University of Southern California

Volume 77, Number 2 (January, 2004)

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    Law’s Signal: A Cueing Theory of Law in Market Transition
    Article by Robert B. Ahdieh

    Securities markets are commonly assumed to spring forth at the intersection of an adequate supply of, and a healthy demand for, investment capital. In recent years, however, seemingly failed market transitions—the failure of new markets to emerge and of existing markets to evolve—have called this assumption into question. From the developed economies of Germany and Japan to the developing countries of central and eastern Europe, securities markets have exhibited some inability to take root. The...

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    Title VII’s Midlife Crisis: The Case of Constructive Discharge
    Article by Martha Chamallas

    Understanding Title VII law has never been easy. From the beginning, there have been sharp disputes about the meaning of “discrimination” under the Act and the degree to which employers should be held strictly accountable for discriminatory actions of supervisors and employees. Early debates tended to pit those who envisioned the Act as a results-oriented measure aimed at ending racial and gender hierarchies in the workplace against those who viewed the legislation primarily as a process-oriente...

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    Underground Appeal: A Sample of the Chronic Questions in Copyright Law Pertaining to the Transformative USe of Digital Music in a Civil Society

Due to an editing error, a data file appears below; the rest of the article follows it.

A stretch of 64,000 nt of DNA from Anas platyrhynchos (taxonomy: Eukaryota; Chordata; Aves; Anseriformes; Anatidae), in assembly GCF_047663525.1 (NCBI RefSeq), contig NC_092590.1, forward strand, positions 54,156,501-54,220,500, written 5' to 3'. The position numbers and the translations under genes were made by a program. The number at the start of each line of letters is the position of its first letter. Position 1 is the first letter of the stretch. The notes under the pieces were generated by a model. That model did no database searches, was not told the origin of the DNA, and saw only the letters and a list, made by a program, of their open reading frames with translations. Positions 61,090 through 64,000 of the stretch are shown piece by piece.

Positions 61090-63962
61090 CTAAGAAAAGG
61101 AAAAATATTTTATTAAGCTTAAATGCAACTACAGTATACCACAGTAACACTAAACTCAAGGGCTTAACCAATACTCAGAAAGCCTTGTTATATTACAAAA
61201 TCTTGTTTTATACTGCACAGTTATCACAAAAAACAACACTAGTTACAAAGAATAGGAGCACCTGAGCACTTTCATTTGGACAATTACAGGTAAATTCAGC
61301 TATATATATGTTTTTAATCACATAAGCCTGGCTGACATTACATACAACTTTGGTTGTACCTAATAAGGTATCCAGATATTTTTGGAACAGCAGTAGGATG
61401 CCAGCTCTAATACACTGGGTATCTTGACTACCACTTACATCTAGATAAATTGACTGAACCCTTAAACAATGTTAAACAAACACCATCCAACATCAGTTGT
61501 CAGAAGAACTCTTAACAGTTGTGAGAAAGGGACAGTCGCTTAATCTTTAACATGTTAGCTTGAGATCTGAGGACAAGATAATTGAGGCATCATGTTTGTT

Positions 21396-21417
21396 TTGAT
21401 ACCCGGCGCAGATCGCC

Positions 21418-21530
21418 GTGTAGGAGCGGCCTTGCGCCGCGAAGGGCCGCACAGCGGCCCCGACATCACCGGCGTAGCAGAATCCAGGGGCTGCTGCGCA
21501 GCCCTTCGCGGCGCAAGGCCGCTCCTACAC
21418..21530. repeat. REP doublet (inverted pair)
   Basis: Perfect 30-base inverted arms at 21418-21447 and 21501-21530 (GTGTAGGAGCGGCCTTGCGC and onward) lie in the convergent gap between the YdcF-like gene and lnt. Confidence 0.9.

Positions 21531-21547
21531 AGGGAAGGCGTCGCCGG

Note by Chris Johnstone

    Throughout the 1970s, the Bronx borough of New York City was perceived as a microcosm of desolate American urban hopelessness. Within this economically barren wasteland, the city’s culture cultivated a colorful new form of musical art, organically sown from the seeds of the past. What was born as a fringe musical movement has evolved into an American cultural mainstay. Today, hip-hop music experiences tremendous mainstream success, both as a credible art form and as a business. Yet the success a...

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    The First Chink in the Armor? The Constitutionality of State Laws Burdening Judicial Candidates After Republican Party of Minnesota v. White
    Note by Alexandrea Haskell Young

    Thirty-nine states use some form of popular elections to select judges in their appellate courts, general jurisdiction trial courts, or both. In June of 2002, the Supreme Court handed down its first ruling regarding judicial elections. A 5-4 majority in Republican Party of Minnesota v. White held that part of the Minnesota Code of Judicial Conduct was unconstitutional as violating the First Amendment of the U.S. Constitution. The specific clause at issue is known as the “announce clause” and sta...

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